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Haupt’s Commentary: Athenian Direct Democracy, Our Failed Legacy

“To make democracy work, we must be a nation of participants, not simply observers.” ~L. L’Amour

“In a democracy there is, first, that most splendid of virtues, equality before the law.”  This was written by Greek historian Herodotus in 450 BC as he was describing the very unusual form of government that Athenian leader Cleisthenes had invented in 507 BC: “Direct Democracy.”

Greek Parthenon (Shutterstock Image)

Greek Parthenon (Shutterstock Image)

Long before Cleisthenes, Athens was ruled by groups of magistrates called Archons and Areopagus. The members of these committees were generally aristocrats, who ruled the city-states to only satisfy their needs. There was continual unrest amongst the Athenians and countless failed insurgencies.

By 621 BC, Draco, obviously a distant relative of Saddam Hussein, codified a set of notoriously harsh laws that were so unforgiving that even fellow aristocrats rebelled. Today, Draco’s laws are called “draconian,” a term coined after this heinous ancient ruler.

And the only person in history who ever agreed with Draco was Hussein when he proclaimed “Death is the solution to all problems.” (Illustrating how “draconian” Hussein was, during his trial, one Iraqi political leader said “Saddam deserves as many executions as mass grave victims.”)

After Draco’s failed holocaust, Solon, the mediator, came to the rescue of the battle weary Greeks. He reshaped traditional aristocracy and redefined citizenship which allowed every resident the right to participate in the meetings of the assembly. Under these reforms the position of Archon was granted to all property owners while the Areopagus remained guardians of the laws.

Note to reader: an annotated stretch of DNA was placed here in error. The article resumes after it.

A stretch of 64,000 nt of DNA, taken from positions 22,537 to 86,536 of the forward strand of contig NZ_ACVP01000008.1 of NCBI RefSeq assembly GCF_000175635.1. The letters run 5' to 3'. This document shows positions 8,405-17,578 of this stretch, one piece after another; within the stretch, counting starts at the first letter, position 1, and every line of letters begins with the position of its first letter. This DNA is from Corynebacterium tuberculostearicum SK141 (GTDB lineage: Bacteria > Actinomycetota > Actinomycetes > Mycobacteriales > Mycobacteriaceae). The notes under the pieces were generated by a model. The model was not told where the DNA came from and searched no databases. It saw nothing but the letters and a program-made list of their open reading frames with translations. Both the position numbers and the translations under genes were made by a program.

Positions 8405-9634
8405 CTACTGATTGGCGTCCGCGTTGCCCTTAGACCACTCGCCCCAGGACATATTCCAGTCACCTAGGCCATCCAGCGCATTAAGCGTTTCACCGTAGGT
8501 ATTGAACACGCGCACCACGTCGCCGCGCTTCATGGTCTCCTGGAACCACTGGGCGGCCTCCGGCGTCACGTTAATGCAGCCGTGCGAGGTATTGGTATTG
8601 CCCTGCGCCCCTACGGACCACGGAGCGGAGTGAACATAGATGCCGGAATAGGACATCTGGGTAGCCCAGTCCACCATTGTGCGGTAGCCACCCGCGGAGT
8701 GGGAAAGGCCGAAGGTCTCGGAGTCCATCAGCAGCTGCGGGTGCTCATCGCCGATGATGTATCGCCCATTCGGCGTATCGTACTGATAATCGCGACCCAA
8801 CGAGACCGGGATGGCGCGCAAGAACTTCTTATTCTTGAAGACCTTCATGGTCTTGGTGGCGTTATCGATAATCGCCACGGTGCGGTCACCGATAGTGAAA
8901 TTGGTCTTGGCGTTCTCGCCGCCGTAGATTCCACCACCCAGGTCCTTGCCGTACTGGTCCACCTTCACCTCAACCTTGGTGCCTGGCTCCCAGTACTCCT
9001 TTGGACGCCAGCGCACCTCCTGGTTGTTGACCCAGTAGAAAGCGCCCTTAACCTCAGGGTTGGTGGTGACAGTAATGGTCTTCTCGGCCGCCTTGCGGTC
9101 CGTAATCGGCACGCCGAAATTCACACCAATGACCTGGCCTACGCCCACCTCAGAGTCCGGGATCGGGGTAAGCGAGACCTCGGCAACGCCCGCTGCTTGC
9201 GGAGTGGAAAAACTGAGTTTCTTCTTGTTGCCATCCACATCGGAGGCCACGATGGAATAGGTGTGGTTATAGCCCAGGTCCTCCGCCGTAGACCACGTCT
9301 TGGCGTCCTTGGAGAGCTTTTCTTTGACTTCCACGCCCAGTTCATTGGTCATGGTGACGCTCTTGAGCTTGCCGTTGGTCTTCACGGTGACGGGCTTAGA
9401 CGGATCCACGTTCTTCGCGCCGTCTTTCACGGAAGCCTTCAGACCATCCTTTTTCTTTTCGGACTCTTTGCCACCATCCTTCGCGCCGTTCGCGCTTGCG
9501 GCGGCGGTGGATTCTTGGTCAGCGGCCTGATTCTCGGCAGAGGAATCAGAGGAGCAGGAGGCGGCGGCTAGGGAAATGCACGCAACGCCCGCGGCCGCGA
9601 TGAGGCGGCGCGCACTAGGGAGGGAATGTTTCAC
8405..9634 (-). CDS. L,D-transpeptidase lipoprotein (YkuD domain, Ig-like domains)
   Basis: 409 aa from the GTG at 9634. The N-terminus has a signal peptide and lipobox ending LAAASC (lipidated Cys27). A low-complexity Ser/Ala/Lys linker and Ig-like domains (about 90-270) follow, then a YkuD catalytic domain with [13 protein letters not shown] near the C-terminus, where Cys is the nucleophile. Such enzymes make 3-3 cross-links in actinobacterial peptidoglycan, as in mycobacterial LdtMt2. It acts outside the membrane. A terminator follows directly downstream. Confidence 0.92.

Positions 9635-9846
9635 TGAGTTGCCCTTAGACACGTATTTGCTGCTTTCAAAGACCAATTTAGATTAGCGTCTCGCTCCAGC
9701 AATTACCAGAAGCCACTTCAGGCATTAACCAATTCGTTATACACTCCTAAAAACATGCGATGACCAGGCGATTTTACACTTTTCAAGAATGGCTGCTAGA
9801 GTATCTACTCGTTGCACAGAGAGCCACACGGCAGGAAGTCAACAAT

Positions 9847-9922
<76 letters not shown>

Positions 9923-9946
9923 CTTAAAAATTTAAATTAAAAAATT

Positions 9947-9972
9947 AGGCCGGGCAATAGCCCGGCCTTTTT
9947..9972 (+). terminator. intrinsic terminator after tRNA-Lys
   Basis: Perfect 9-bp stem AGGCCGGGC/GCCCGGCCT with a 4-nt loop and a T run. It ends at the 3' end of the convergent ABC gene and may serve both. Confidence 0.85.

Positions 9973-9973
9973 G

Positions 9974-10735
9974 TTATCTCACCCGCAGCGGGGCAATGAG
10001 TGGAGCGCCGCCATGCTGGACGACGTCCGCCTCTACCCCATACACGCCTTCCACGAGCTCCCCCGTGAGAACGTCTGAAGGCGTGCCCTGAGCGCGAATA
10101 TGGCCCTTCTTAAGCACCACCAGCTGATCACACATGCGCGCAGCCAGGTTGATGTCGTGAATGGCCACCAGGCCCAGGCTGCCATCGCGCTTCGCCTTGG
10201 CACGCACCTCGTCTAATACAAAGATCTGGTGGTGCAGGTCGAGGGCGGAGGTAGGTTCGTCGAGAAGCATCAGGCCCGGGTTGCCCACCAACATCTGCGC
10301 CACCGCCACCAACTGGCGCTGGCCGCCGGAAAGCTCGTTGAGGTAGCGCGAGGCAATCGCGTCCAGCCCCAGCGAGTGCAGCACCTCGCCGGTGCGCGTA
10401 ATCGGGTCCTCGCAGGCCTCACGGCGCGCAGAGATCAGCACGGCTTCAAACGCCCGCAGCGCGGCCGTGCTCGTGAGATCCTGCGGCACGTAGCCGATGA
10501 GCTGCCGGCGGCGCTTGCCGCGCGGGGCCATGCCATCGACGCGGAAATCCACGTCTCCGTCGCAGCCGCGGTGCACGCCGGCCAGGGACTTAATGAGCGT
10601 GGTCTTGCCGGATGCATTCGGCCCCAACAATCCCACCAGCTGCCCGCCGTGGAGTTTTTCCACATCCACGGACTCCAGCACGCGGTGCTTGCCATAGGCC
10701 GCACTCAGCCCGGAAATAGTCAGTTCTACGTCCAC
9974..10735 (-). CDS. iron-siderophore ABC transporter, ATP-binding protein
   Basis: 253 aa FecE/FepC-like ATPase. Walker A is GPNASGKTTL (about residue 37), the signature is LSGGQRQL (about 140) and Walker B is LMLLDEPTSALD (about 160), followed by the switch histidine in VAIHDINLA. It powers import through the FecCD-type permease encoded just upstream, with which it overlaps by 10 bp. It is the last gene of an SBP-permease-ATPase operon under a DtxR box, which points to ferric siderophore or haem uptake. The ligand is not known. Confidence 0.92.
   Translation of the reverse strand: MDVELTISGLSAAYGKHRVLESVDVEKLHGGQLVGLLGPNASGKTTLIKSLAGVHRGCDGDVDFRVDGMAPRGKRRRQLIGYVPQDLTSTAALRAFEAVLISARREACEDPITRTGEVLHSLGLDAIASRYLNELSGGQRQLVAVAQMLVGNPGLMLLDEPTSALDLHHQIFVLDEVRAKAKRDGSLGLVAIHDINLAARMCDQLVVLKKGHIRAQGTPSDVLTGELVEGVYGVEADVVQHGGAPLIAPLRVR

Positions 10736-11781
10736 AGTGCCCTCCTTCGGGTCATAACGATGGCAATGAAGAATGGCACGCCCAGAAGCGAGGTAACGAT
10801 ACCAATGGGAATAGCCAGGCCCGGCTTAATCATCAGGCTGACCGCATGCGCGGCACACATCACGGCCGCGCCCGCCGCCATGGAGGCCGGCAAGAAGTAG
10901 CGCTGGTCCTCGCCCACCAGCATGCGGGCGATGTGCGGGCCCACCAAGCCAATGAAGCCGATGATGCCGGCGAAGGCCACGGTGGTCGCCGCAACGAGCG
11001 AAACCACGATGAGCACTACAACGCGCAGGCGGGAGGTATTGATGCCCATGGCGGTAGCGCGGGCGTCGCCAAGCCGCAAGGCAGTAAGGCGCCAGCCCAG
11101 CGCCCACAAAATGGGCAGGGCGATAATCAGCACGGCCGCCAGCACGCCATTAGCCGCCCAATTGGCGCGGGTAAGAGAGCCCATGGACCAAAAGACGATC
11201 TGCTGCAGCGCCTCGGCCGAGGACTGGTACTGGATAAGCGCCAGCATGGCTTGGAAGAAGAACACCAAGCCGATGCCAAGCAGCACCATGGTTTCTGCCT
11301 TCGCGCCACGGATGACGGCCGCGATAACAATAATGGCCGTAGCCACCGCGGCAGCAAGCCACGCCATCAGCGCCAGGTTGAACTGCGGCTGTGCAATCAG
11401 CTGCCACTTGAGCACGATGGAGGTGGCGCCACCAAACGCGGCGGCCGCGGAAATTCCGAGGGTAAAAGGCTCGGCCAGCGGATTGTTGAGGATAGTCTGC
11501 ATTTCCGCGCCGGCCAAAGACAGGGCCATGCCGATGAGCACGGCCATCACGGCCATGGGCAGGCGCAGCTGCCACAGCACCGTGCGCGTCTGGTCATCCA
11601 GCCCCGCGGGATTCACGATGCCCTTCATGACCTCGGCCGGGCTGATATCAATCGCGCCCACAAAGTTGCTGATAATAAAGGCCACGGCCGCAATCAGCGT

Solomon is credited with this major contribution to democracy for setting up the Ecclesia or Assembly, which entitled all citizens to engage in the political process in the Greek city-states. This set the stage for Cleisthenes who established the world’s first real democracy and the Golden Age of Athens that followed in the 5th Century BC, changing the world forever.

“What you leave behind is not what is engraved in stone monuments, but what is woven into the lives of others.” ~Pericles

This was a system of political reforms that were called demokratia, “rule by the people.” This employed first separation of powers which was comprised of three institutions: the ekklesia, a sovereign legislative body that wrote laws and dictated policy; the boule, an assembly of delegates from the Athenian tribes; and the dikasteria, the people’s courts a place where ordinary citizens argued cases before a group of juryman chosen by lottery.

This was unique indeed, since “Democracy allows men to advance because of merit instead of wealth or inherited class.” (Thucydides)